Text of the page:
Climate Change and Construction
Climate change is a topic that should be dominating our discussions both as individuals and as professionals involved in the construction industry. Yesterday’s release of the long-awaited IPCC report* on the latest science globally is, as anticipated, a wake-up call.
The report is well worth a read in full, or at least the summary for policymakers if you are short of time – the latter is a snip at 39 pages, rather than the 1800+ pages of the full document. A happy halfway house is the Technical Summary at 150 pages. While there is a risk of cherry-picking a favourite hobby horse from what is a very complete piece of scientific reporting, below we will highlight one aspect of the report, the aspect of risk.
We all have some intuitive understanding of risk – assessing it, and hopefully minimising risk, or living with it, and of course, the Covid-19 pandemic has brought the issue of collective risk to the fore like never before. The difficulty is distilling any real sense of risk from the climate change headlines, and then agreeing on what to do to manage or minimise that risk.
Through the Paris Agreement, the nations of the world are, at least theoretically, committed to leaving behind a 1.5°C (or less) warmer world to our descendants in 2100 and beyond. But at the same time, we are having to consider the possibility that the world will be considerably warmer than this – perhaps 3°C, perhaps as much as 4°C.
But how much risk does this present to us? Is 4°C representative of a world that is 4 times as risky as a 1°C world? And if so, what risk?
Below is a single graphic from the report (SPM-23), which presents the proportions of risk. Inevitably, it leaves out some details, but these can be picked up from reading the report yourself.
This graphic describes modelling of extreme temperature events that historically would have occurred every 50 years – i.e. once in the period 1850-1900. These are then taken as representatives of the climate before human intervention. This is measured using daily maximum land temperature on a 1/50 statistical basis.
The headline summary for us is stark:
– An extremely hot weather event that our Victorian ancestors would have experienced just once in 50 years is already likely to happen nearly 5 times in 50 years in today’s climatic
– This 5X risk jumps to ~9X under the ‘safe’ outcome of 1.5°C warming that we are all trying to achieve, ~14X under 2°C and a frankly terrifying ~40X likelihood under a 4°C warming scenario.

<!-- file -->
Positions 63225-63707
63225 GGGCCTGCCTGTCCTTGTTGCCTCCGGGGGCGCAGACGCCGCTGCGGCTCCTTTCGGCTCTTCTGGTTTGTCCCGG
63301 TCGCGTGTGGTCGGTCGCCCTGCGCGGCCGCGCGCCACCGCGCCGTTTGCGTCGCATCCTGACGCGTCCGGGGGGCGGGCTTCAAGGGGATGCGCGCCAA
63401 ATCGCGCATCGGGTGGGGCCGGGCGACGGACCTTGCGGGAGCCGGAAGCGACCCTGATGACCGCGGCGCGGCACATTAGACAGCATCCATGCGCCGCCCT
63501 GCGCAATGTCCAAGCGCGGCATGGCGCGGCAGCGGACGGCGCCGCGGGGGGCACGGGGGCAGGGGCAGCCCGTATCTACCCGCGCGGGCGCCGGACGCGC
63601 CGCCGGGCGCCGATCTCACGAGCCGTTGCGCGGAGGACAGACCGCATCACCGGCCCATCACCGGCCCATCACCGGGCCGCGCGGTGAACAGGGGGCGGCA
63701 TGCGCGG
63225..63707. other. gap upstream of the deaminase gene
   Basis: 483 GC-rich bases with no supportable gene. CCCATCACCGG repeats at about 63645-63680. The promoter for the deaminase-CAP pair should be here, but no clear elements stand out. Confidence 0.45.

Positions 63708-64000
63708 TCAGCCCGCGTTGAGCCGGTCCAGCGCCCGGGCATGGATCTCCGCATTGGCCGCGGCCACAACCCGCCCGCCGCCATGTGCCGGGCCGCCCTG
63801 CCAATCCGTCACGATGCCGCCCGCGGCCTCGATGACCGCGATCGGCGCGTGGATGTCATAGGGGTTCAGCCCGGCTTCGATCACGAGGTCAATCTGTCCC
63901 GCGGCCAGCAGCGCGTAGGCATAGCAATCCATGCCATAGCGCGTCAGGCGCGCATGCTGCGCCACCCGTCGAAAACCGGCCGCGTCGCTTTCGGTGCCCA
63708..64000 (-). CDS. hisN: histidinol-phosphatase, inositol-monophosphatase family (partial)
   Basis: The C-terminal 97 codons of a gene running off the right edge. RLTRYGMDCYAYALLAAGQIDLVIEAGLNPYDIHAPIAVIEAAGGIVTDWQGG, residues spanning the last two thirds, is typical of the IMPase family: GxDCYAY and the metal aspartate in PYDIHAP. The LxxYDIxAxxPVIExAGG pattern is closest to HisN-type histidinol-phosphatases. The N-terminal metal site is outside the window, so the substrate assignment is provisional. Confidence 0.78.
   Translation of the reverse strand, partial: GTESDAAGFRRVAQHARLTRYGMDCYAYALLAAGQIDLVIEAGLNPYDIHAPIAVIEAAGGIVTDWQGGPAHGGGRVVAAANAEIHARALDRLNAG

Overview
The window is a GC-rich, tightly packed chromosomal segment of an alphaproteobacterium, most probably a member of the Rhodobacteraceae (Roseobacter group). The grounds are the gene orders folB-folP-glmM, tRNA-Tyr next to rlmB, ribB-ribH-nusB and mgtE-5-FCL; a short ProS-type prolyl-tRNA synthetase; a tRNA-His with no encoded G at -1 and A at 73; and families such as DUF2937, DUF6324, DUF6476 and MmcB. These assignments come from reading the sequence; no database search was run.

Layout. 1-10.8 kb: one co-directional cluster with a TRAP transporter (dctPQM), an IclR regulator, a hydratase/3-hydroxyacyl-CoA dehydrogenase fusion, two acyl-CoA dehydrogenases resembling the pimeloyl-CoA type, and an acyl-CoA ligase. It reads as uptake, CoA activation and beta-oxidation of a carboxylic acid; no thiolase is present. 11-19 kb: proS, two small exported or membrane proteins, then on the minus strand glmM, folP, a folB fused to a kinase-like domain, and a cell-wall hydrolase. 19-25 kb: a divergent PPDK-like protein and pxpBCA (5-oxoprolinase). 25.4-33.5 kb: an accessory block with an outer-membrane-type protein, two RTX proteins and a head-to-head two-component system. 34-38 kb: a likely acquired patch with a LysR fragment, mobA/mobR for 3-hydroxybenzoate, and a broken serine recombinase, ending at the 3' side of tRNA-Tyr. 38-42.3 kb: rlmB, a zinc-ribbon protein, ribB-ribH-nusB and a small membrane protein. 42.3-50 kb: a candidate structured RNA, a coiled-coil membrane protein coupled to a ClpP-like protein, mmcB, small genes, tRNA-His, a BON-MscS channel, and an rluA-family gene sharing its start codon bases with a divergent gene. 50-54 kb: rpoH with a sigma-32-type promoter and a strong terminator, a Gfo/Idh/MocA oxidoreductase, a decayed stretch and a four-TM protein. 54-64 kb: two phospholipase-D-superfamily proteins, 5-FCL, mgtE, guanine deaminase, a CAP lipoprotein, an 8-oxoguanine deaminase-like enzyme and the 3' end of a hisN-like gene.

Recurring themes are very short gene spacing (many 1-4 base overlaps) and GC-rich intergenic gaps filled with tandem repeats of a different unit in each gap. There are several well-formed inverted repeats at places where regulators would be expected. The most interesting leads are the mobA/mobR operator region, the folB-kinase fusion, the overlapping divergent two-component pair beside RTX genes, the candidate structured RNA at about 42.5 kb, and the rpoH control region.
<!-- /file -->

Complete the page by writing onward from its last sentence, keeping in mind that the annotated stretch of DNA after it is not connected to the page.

– In all the warming scenarios, the event is not just occurring more frequently, but with greater intensity too.
While it is hard to intuitively quantify, it turns out that the slightly banal 1.5C and 2C targets we hear discussed so frequently are hiding very large risks behind them, whose marginal increase is vast for every increment in warming. Far from a 4°C world being 4X as risky as a 1°C world, it is something like 40X as risky – likely considerably more, when you allow for intensity as well as frequency.
So we are already in a riskier world, and to prevent it from getting multiple times worse, we need to stick to the 1.5°C target with the greatest commitment we can muster. This level of warming correlates with the lowest warming scenario that the IPCC considers: the SSP-1-1.9.
This scrapes a ‘pass’ of the Paris Agreement with a warming of 1.4°C (+/-0.4°C) in 2100.
So, what do we need to do to achieve the catchily titled SSP1-1.9? Unsurprisingly, we need dramatic cuts in global CO2 emissions every year from now to 2050, at which point we will be close to, or at, global net zero emissions of CO2. Other greenhouse gases (GHGs) also have to decline precipitously in the years ahead. These cuts must start now, we must remain positive and optimistic about our chances of hitting our Paris targets, as the alternative is, scientifically speaking, disastrous.
While there are many levels of action against climate change, and towards a 1.5°C limit to warming, by far the most powerful change is big reductions in CO2 emissions. Thankfully, in the UK construction industry, we already have a skilled and motivated workforce (though further training is urgently needed) and an excellent range of tools and targets to achieve and exceed net zero. It is now a matter of applying them universally and quickly to all projects. Getting the embodied and operational CO2 emissions of all our projects down below zero is the urgent and present challenge of our professional lives and one that I trust we will rise to with excellence in 2021 and the years ahead.
On our website, you can take a look at our previous and current projects and resources, and contact us to see how we can help your projects achieve and exceed net zero carbon and have a resilience to the changing climate of today and the future.
Further reading and resources:
– UKGBC: https://www.ukgbc.org/ukgbc-work/net-zero-carbon-buildings-a-framework-definition/
– RIBA: https://www.architecture.com/about/policy/climate-action/2030-climate-challenge
– LETI: https://www.leti.london/cedg
– RICS: https://www.rics.org/uk/news-insight/future-of-surveying/sustainability/
* IPCC, 2021: Climate Change 2021: The Physical Science Basis. Contribution of Working Group I to the Sixth Assessment Report of the Intergovernmental Panel on Climate Change